Wednesday, April 30, 2008

Keen SPD Sandals: Follow Up

Three months ago, I reviewed my initial impressions of the Keen SPD Sandal. That post has generated a bunch of traffic and comments, so I figured it was worth a follow up.

The bottom line on these sandals: I will not be buying another pair of these sandals until Keen fixes two main issues:
1. Width

2. Durability

Width
The width is too small. E-mails to Keen on this issue will get a canned reply about how bike shoes need to be narrow and that's how the world works. Reading some bike lists (iBob, bentrideronline, etc) or look at the comments on my original post and you'll find plenty of people who say this sandal is just too narrow.

Looking at the sandal as it clips into my pedal, it's clear there is a good 1/2 inch of space to work with before it starts rubbing on the crank. The Shimano sandal is nearly a full centimeter wider at the widest part of the sole (~102 mm to ~111 mm). It would be interesting to measure the widest part of a Lake winter boot. My guess is that it's pushing 115 mm or maybe even 120 mm. The point is: there's room to grow here without rubbing on the crank.

I think cyclist that wear a sandal, generally, wear a sandal because they value comfort and versatility over speed/performance. I think Keen should recognize that and build an SPD sandal from their normal sandal footbed. That's what most people are expecting when they think of Keen sandals. That's what I was expecting.
Durability

This has been a huge disappointment for me. I wear shoes hard. I wore my Shimano SPD sandals every day for a couple years. They failed eventually, but it took about a year before I saw actual failure. In the first couple weeks I had this failure on my Keens:


A chunk of the sole, from the tip of the toe box peeled off. I tried Sho-Goo'ing it but it didn't hold so I had to chop it off.
To Keen's credit, they were quick to offer a replacement pair of sandals. So that's good. The bummer is that I wouldn't get a replacement for 3 months (they are due "in May" -- I've not gotten a replacement yet). So it's cool that they fessed up and will replace them, but come on, with a $110 retail cost, waiting 3 months for a single pair of replacements, is cheesy. They are clearly putting me behind the queue of the retail outlets. I'm not feeling the love here.
If that was the only failure, I'd be sort of ok with it -- even with the slowboat replacement policy. But after two and a half months I started to see stitching coming undone around the heel strap on the left sandal:



As I said, I'm hard on shoes. Which only means I wear them daily. Again, I think Keen needs to better understand the users of their SPD sandals. They're comfortable shoes; I love walking in them. When I wear my Shimanos now, I feel like Frankenstein clumping around in them. My bike is a part of my day. I will not buy an SPD shoe/sandal that doesn't work with my daily life. My goal is to wear the same shoes/sandals all day so that when I hop on my bike, I don't need to change. This means they need to be built for daily use.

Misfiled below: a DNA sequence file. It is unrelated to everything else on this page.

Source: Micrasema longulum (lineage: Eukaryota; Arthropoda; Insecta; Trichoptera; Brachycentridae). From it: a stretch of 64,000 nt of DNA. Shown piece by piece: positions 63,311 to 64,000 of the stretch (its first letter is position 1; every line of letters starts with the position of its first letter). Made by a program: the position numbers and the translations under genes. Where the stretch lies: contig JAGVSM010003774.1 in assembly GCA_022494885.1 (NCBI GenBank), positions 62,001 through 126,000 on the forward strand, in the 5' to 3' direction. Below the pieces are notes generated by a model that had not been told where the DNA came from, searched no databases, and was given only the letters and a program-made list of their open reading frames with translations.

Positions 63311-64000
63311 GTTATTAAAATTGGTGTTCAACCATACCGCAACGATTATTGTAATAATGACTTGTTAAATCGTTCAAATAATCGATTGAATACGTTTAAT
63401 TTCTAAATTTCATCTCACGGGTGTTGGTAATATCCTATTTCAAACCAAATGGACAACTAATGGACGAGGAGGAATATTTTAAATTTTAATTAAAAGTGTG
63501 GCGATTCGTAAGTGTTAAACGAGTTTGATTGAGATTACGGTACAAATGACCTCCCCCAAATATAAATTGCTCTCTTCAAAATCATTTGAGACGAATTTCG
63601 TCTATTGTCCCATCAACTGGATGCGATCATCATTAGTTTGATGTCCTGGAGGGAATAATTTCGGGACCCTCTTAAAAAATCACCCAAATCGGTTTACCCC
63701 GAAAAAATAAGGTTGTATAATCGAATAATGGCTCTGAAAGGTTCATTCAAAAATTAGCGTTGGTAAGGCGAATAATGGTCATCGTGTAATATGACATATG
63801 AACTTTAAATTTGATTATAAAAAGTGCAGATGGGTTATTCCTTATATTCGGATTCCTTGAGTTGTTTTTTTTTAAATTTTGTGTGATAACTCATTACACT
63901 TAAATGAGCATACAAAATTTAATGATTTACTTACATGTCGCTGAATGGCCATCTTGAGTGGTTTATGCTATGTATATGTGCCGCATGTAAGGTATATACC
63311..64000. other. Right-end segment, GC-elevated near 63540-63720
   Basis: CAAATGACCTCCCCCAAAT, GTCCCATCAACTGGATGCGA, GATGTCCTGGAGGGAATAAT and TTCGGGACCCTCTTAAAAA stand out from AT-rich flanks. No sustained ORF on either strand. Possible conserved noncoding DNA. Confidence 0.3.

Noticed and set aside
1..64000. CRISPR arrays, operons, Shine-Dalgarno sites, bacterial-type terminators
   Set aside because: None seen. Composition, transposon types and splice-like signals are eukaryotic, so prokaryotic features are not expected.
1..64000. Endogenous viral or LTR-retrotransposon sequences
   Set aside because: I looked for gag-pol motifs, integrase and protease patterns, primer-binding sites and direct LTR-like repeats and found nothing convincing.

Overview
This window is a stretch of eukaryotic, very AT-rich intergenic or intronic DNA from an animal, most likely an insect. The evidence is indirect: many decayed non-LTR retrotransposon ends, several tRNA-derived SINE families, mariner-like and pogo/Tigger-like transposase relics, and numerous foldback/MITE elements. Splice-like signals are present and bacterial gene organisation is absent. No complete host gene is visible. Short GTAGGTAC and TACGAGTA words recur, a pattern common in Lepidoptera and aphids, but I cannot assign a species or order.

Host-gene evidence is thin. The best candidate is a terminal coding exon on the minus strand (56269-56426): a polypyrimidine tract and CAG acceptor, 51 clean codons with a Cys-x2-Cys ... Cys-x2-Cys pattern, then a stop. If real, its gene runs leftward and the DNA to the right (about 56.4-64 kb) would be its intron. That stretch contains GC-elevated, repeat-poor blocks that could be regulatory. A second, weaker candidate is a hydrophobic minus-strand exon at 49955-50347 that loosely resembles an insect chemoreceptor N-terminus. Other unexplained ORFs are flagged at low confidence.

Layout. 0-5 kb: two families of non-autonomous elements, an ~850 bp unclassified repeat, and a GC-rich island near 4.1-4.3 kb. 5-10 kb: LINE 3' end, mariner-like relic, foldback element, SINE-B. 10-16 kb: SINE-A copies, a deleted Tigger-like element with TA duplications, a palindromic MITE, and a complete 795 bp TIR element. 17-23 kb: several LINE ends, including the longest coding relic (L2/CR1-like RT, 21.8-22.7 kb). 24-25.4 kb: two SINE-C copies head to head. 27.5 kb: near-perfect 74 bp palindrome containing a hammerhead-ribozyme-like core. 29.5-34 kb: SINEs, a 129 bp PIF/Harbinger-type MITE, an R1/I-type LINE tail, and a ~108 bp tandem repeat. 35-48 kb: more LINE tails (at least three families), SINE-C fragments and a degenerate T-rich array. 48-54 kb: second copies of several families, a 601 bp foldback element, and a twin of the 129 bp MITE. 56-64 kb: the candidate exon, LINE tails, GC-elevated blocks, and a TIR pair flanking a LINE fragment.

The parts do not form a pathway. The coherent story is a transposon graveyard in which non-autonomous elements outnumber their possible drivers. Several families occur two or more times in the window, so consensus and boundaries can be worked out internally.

In my opinion, the v1 Keens are not there yet. I'll wear these until my replacements come. Then I'll wear my replacements until I kill them, because they are damn comfy. If it turns out that I just got a bum pair and the second pair last forever, I'll post about it here. Otherwise, when they die, I'll go back to my Shimanos and wait for the wider, more durable version.

7 comments:

Mark said...

The shoe repair shop nest to Gordy's has a product that he uses to repair things like hip waders that need to remain flexible. I used it on a pair of shoes that split along the sole and it lasted a long time. Shoe Goo is too hard.

Grendel said...

My size 9 equivalent Lakes measured 113mm. Note they are three years old so may be narrower than the current product.

Bujiatang said...

I bought a pair of Keen sandals at the Nordstrom Rack in the Mall of America about a year ago for like 40 bucks. I wore them whenever I wasn't at work (it is only just now getting warm enough to bike in anything but shoes (thats right just shoes)), and they smell terrible. I cannot get the smell to go away washing them.

But they are great for biking because the stiff sole locks in nicely with my basic basic mks platform pedals.

sorry your sandals fell apart though.

michael said...

I tried a pair on and they were too narrow for me. Funny that my wider Cannondale shoes don't have an issue with rubbing the crank.

Anonymous said...

Wow! Those things look like you were doing a Fred Flintstone stop. I took your advice on the Keens and bought a pair of H2's. I didn't get the SPD's because I couldn't justify paying $120 on sandals. But I like the H2's. I like the toebox. We'll see how long these last. But I think they'll hold up OK. That's the thing about biking specific stuff. Most of it doesn't last very long. You pay for something and you expect it to last for a couple of years. But I notice alot of Bike stuff barely last a year of everyday use.

Harry said...

So sad.. I always believe in quality,comfy and durable sandals.

Richard Silver said...

Regarding the shoe hitting the crank, I have put a washer (about 3 mm) on the pedal and this seems to work.